My boss and I recently went on trip to India. We called ourselves “Two Idiots Abroad” which was apropos we felt since we worked for Sky and Sky had the TV Show An Idiot Abroad. For any of those who have seen the series, us, in India, wasn’t far off. An American and a Scotsman dumped in the middle of India, visiting 5 vendor locations in 4 cities in 5 days.
We arrived on Monday morning at about 1AM and we got up at 4AM on Saturday to make our flights. As any modern large corporation these days, we outsource some of our IT operations to India. We try to give senior management presence in India a few times a year (I guess I am considered almost senior management these days).
In 1998 I had been to Hong Kong, which turned my senses and view of the world upside down. In 2008 I went to South Africa and saw a clear distinction between the haves and have-nots. So being sort of shoved outside of my comfort zone and having my senses assaulted by a different world I was prepared for, though I didn’t know quite what to expect. My boss, who had been twice before, was quite curious to see how I would react. I don’t know what he expected, like my head would explode or something, but I don’t think it did.
Being sort of encased in an expatriate business travel world, it is hard to get a full appreciation of what things are really like, but you can try. Like the time I spent in Hong Kong, I very much identified with that world which was very well portrayed in Lost in Translation. Where you get treated very much like some sort of alien race to be placated unless the incur the fury of the foreign invaders. You also find yourself generally sucked into a social environment out of necessity instead of out of choice. Luckily my boss and I were able to keep to ourselves, but I am sure if I was alone, I might have been even more sucked into that world.
The best thing though that happened to us was that we had an offer from one of the vendors to play some golf before we left the next morning. While my boss (as well as I) are not fond of “being entertained”, my boss, being a keen golfer and I, well let’s just say I was quite interested in the cultural experience and being able to say I played golf in India, we decided it was a good idea, knowing it would come at the end of a hard week.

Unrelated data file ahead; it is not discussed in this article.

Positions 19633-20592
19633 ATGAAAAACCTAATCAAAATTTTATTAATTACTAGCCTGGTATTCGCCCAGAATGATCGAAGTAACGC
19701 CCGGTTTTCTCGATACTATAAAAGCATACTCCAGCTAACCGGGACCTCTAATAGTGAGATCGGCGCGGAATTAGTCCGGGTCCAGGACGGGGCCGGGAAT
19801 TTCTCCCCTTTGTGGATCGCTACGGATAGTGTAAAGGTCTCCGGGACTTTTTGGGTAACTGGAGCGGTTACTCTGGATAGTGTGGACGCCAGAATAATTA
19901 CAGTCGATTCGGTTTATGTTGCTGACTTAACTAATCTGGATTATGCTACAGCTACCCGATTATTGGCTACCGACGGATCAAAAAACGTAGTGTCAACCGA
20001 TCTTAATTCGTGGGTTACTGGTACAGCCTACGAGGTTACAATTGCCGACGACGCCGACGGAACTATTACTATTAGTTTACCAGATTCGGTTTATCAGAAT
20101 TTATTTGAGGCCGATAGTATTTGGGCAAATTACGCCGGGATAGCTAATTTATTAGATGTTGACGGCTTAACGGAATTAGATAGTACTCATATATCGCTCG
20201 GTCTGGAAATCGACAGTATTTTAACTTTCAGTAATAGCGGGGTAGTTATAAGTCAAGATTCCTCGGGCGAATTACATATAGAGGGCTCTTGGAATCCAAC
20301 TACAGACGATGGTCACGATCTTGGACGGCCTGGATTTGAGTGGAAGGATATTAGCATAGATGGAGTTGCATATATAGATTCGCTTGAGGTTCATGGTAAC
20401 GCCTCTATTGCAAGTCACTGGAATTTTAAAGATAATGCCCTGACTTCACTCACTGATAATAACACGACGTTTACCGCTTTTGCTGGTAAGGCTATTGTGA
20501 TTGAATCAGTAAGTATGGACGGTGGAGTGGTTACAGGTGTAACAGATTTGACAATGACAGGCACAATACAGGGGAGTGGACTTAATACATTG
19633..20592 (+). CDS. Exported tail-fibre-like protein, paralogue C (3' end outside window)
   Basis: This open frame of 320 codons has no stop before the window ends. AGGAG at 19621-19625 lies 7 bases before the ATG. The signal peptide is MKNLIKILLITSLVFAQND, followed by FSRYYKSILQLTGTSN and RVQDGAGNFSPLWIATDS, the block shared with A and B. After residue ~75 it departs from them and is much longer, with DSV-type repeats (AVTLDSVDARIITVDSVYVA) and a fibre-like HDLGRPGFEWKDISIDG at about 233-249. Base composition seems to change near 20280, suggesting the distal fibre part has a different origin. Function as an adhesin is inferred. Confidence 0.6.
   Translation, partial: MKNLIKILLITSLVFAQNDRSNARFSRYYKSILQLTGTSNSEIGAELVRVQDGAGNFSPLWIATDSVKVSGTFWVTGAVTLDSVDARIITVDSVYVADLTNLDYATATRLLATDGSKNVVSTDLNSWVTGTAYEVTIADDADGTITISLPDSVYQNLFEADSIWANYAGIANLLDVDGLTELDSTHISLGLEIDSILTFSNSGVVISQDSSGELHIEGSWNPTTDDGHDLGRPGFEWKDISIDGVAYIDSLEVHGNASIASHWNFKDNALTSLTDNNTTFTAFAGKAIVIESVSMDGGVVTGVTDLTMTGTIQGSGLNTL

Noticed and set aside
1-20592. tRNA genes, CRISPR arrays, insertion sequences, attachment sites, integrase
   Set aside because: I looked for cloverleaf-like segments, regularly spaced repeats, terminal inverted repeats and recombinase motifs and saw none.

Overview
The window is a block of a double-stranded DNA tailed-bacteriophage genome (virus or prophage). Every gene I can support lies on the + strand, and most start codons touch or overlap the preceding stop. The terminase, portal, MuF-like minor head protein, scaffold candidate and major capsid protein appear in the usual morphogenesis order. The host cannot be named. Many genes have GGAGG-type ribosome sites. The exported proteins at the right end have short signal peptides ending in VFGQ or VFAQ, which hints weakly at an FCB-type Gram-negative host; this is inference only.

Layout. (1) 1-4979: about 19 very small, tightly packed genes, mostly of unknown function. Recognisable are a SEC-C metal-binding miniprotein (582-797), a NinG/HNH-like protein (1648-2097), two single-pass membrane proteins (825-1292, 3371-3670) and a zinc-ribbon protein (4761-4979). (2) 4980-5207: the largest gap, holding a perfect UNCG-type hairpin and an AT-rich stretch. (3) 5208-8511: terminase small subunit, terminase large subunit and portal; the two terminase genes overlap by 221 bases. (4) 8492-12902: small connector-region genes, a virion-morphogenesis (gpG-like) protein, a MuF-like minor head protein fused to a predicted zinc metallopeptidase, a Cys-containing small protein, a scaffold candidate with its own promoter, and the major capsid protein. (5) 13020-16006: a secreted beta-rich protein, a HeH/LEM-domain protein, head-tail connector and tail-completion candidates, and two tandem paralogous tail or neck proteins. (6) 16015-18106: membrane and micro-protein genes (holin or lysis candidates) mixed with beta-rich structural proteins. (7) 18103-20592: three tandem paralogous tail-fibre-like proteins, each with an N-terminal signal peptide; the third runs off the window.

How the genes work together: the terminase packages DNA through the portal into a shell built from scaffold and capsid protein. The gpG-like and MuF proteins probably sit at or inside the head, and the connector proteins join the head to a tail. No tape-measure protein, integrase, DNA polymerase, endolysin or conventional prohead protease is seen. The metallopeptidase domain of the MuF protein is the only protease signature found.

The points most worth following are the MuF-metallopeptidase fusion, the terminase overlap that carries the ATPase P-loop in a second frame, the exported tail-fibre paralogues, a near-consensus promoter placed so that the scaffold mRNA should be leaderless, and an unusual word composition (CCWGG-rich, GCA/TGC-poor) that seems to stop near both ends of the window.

That experience will go down, I think, in both our books as one of those really memorable experiences we will recount for the rest of our lives. Once of the management team from India had grown up in Bangalore and had some school friends that he liked to golf with. So it was a very casual atmosphere, with business totally left behind. Not only was the golf enjoyable, but the company was the best part of it. We broke out of that cocoon of expatriatism. We had some food at the club house afterwards, had a few drinks and just chatted about life and how things are similar and different being separated by 6000 miles. Truly enjoyable!
The thing that I most noticed about India was the excess of people. I kept calling it the “Division of Labour” which I think is the potentially “scary” thing about for us in the west, if we were worried about world dominance. Having excess cheap labour allows specialisation which we haven’t had in the west for a long long time. While I knew it was going to happen, largely based on the excellent book The White Tiger by Aravind Adiga, that if we had a driver, he would be our driver for the day. What I didn’t realise was that he was our driver from the time we set foot in the city until we left again. He would pick us up and drop us off at all unreasonable hours of the day, always nearby if we needed him. My western mind kept thinking “what does he do all day”.
Almost all the conference rooms we were shuttled into had a dedicated attendant who would fetch us coffee or tea or anything at our beaconed call. A couple of times we needed a level of support in setting up a projector or using something in the conference room and I think in every case at least two people showed up to try to resolve the issue. I was walked to every room in every hotel I checked into and often chatted to make me feel welcome. You simply get used to people schlepping your bags around without you even being consciously aware of it after a while. With such a division of labour, India can simply people away any problem.
The biggest challenge is directing them in the right way. The number of half done construction projects littered across the cities of India was staggering. Discussion with locals often resulted in eye rolling about how the state couldn’t get agreement with the national government and all sorts of rows and debate about why the whole project was stalled. I am sure west during the Industrial Revolution was in a similar situation, so much power and might, just not all of it focused in the right direction. It is easy to see though why the west may very well be a dying beast to the likes of India and China now.
One of the things my boss and I wanted to do was to keep the troops back home entertained, and one of the ways we did that was that I decided to shoot some video and create a summary of our experiences, which I make available to you below for your viewing pleasure: